In Arizona, dogs are not allowed to run at large. If a dog escapes, then the owner can be held strictly liable for any property damage or personal injury that results. Dogs are considered to be “at large” when they are not restrained by a leash or kept in an enclosure.
Since owners can be held strictly liable for their pets’ actions, it’s essential to keep them locked up or on a leash. Otherwise, the owner may have to cover lost wages, pain and suffering or medical costs for the victim of a dog bite.
Is there any time when a person is at fault for being bitten by a dog?
There can be times when those who are bitten are responsible. For instance, if they provoke the animal, such as by hitting it, then they may be at fault. If they are trespassing on private property, then they could also be at fault for the incident. This is something to discuss with an attorney if you are concerned about your role in the attack.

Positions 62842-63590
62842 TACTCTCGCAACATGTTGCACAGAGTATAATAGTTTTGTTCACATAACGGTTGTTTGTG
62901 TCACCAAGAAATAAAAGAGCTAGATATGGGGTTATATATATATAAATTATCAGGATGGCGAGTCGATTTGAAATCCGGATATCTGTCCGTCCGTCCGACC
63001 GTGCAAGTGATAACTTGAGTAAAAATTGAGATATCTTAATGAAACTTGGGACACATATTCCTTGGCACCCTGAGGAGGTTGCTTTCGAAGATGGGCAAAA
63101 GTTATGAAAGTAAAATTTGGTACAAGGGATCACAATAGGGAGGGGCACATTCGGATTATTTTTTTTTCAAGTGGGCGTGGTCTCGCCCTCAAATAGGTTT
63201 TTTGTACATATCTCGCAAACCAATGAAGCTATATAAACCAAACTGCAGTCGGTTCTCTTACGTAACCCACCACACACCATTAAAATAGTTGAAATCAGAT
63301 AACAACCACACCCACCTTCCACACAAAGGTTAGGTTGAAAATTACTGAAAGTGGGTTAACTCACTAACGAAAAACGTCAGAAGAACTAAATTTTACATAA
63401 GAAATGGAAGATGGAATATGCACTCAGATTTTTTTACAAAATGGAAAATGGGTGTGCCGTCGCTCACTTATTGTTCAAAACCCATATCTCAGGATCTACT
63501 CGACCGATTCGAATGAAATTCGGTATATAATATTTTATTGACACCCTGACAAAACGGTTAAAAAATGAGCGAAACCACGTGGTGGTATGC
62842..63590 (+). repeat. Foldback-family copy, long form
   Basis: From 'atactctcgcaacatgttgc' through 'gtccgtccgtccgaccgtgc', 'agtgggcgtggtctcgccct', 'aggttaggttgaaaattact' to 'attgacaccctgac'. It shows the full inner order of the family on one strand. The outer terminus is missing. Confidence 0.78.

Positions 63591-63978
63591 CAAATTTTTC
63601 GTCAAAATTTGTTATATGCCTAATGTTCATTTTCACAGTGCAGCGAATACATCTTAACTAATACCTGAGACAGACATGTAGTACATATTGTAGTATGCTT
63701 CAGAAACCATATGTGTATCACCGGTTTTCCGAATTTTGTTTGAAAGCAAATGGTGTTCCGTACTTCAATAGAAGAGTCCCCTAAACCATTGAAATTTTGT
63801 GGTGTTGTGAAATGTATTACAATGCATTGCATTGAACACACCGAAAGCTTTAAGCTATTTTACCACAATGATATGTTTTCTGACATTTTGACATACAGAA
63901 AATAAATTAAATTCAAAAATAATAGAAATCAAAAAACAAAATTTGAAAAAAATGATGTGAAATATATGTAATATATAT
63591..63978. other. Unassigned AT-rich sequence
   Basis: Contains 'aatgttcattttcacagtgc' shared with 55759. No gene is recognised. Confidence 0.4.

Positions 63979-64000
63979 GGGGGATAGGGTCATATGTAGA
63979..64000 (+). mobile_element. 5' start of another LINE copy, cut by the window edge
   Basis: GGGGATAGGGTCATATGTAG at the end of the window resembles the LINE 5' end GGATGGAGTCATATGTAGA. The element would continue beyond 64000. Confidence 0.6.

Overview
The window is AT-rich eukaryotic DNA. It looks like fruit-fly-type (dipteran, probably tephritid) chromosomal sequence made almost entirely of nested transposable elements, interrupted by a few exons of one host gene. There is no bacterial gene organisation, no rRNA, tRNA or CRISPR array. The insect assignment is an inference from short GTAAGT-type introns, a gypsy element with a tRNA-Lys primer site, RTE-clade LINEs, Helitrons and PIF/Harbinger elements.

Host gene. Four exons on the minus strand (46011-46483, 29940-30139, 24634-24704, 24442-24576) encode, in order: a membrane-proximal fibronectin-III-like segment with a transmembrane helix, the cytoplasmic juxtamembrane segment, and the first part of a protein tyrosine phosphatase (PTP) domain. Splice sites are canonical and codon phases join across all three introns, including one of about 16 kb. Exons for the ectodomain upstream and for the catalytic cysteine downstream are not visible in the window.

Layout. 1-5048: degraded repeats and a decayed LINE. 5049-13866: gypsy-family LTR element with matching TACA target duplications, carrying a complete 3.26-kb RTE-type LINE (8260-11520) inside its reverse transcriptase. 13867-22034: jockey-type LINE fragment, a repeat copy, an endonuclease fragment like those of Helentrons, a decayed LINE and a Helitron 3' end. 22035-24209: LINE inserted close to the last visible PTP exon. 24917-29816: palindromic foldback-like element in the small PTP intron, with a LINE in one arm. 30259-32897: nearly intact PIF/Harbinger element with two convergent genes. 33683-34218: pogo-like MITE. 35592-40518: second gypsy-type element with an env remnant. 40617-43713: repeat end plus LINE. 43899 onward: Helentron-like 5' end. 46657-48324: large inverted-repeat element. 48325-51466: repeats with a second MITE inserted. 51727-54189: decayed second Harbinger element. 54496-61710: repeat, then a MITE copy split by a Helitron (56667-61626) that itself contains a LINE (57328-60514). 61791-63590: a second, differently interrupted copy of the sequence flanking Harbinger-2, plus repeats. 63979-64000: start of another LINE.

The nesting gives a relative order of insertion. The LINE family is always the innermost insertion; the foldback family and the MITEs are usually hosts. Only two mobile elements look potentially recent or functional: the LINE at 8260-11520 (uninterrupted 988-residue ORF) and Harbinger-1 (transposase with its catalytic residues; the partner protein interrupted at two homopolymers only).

Certain dogs and their owners are exempted from liability if the animal is being used in police or military work at the time of the bite. There are exceptions to this rule, but on the whole, if the animal is working and doing what it was trained to do (or defending itself), then the owner won’t be held liable for its actions.
What is the statute of limitations on a dog-bite claim?
In Arizona, the statute of limitations is between one and two years, depending on the specifics of the case. You’ll want to discuss your options for pursuing a claim with your attorney, so you know how long you have to bring the case.